In regards to adding extra sources, do you mean by the same author? Schrodinger's biographer, Walter Moore, has written multiple books on him. Out of the four references near Schrodinger's name, only 2 of them were from the same book: "A Life of Erwin Schrödinger" by Walter Moore. The other two sources that I used were: "Schrödinger: Life and Thought" by Walter J. Moore and "Spooky Physics" by Andrea Diem-Lane. Could tell me which sources you wish to get rid of? I'll be fine with that. Ninmacer20 (talk) 22:52, 7 February 2013 (UTC)
I think keeping all the sources is fine and good, but maybe consolidate multiple citations that direct to a single book. So the 2 different citations to the same Walter Moore book would become one note with 2 parts.Jj1236 (talk) 23:30, 7 February 2013 (UTC)
On a related topic, here's one of the quotes attributed to Schrödinger that made me think the label of atheist conceals a more complicated set of views... "The multiplicity is only apparent. This is the doctrine of the Upanishads. And not of the Upanishads only. The mystical experience of the union with God regularly leads to this view, unless strong prejudices stand in the way." As quoted in The Eye of Shiva: Eastern Mysticism and Science (1981) by Amaury de Riencourt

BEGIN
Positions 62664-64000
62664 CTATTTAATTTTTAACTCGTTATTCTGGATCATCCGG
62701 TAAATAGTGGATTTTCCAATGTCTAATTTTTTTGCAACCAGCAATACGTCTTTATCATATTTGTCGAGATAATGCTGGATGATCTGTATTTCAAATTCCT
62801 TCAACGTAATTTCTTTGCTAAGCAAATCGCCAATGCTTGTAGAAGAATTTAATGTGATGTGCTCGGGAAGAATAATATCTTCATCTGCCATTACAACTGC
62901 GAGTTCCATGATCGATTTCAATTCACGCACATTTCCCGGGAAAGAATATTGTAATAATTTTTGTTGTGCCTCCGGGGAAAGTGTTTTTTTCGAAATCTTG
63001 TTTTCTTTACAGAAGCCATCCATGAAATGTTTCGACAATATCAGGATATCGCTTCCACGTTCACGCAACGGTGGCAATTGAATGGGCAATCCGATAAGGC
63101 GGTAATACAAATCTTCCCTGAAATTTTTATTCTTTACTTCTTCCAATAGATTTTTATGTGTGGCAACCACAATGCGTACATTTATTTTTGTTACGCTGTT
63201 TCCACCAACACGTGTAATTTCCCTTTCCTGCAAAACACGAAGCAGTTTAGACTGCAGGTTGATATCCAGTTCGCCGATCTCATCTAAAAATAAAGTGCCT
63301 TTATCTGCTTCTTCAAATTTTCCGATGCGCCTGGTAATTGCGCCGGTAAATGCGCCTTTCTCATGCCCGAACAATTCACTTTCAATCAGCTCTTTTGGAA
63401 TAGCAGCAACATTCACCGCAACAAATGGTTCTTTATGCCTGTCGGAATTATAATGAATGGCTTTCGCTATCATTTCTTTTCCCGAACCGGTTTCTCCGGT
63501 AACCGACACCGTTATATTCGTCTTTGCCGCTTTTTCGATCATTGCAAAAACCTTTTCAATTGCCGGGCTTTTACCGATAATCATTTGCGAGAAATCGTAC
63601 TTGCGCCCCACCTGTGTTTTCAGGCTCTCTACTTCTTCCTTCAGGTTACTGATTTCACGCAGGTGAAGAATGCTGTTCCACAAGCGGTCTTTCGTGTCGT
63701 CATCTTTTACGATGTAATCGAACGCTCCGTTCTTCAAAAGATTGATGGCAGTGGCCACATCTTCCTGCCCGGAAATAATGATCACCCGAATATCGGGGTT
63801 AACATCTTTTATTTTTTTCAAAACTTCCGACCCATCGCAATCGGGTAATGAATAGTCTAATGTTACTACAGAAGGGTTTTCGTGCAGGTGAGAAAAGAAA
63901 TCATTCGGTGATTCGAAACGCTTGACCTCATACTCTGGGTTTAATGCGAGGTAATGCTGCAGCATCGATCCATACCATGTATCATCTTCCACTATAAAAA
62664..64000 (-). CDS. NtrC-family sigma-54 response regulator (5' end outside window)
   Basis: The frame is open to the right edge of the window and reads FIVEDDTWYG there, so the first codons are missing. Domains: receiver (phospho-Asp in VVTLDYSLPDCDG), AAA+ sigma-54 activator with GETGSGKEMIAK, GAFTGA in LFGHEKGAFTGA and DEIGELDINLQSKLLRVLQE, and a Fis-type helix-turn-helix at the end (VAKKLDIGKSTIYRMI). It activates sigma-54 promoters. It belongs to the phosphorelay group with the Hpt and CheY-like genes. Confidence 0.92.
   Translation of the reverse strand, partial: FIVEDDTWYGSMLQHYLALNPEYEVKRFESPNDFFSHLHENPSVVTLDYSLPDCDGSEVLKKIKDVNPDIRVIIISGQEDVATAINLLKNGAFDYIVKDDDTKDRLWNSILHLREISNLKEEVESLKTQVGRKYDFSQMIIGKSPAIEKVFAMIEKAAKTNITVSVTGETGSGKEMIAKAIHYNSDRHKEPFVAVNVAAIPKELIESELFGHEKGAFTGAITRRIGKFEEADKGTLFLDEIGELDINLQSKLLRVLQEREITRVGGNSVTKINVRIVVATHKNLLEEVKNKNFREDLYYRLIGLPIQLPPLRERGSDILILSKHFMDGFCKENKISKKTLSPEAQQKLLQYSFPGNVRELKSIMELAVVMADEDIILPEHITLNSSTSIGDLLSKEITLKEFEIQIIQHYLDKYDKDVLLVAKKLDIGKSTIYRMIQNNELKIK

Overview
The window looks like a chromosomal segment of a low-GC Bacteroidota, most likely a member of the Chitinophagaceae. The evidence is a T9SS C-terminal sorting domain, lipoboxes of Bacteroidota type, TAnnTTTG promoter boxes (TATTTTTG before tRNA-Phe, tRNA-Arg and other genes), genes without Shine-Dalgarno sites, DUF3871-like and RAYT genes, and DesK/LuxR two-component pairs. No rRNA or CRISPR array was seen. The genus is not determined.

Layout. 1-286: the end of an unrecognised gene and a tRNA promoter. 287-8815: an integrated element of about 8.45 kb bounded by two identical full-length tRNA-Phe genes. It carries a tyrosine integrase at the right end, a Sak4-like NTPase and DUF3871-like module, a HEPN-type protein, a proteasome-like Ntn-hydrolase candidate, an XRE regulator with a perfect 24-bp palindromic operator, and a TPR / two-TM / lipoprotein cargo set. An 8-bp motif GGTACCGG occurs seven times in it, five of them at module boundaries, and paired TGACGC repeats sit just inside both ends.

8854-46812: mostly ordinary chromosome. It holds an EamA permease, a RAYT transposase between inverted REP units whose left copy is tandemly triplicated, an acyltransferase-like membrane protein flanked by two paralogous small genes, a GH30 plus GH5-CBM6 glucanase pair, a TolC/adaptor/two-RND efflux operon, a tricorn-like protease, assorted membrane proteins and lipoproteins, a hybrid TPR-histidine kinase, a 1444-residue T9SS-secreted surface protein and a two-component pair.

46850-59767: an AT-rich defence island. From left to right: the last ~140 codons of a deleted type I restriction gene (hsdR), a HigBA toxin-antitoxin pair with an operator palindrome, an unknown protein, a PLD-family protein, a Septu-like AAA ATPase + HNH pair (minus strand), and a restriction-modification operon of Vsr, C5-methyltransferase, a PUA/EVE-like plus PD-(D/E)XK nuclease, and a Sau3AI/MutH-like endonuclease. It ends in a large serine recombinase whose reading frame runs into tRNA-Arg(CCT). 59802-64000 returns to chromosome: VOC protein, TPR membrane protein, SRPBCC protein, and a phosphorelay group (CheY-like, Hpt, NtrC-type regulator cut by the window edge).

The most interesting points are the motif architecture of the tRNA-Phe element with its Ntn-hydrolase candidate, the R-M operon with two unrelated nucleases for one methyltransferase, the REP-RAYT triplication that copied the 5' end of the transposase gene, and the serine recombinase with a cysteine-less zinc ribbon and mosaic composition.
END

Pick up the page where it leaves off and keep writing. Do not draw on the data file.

I'm trying to verify the source to see if it is reliable enough to include on the page. My impression from reading a whole lot of Schrödinger is that his worldview evolved over time, from religious to atheist to eastern mystic pantheism.
It would be really great to have dates (from E.S.'s life) attached to quotes and attributions of belief. I hope to have some time to work on this, but would welcome all contributions. Jj1236 (talk) 23:30, 7 February 2013 (UTC)
Okay, I can try to consolidate those multiple citations based on the same source. To be honest I've never reference 2 additional sources with one note before. I'm not active wikipedian user, so my knowledege of the Wikipedia's computer language is limited. I think it is better if you could find someone else to do this task.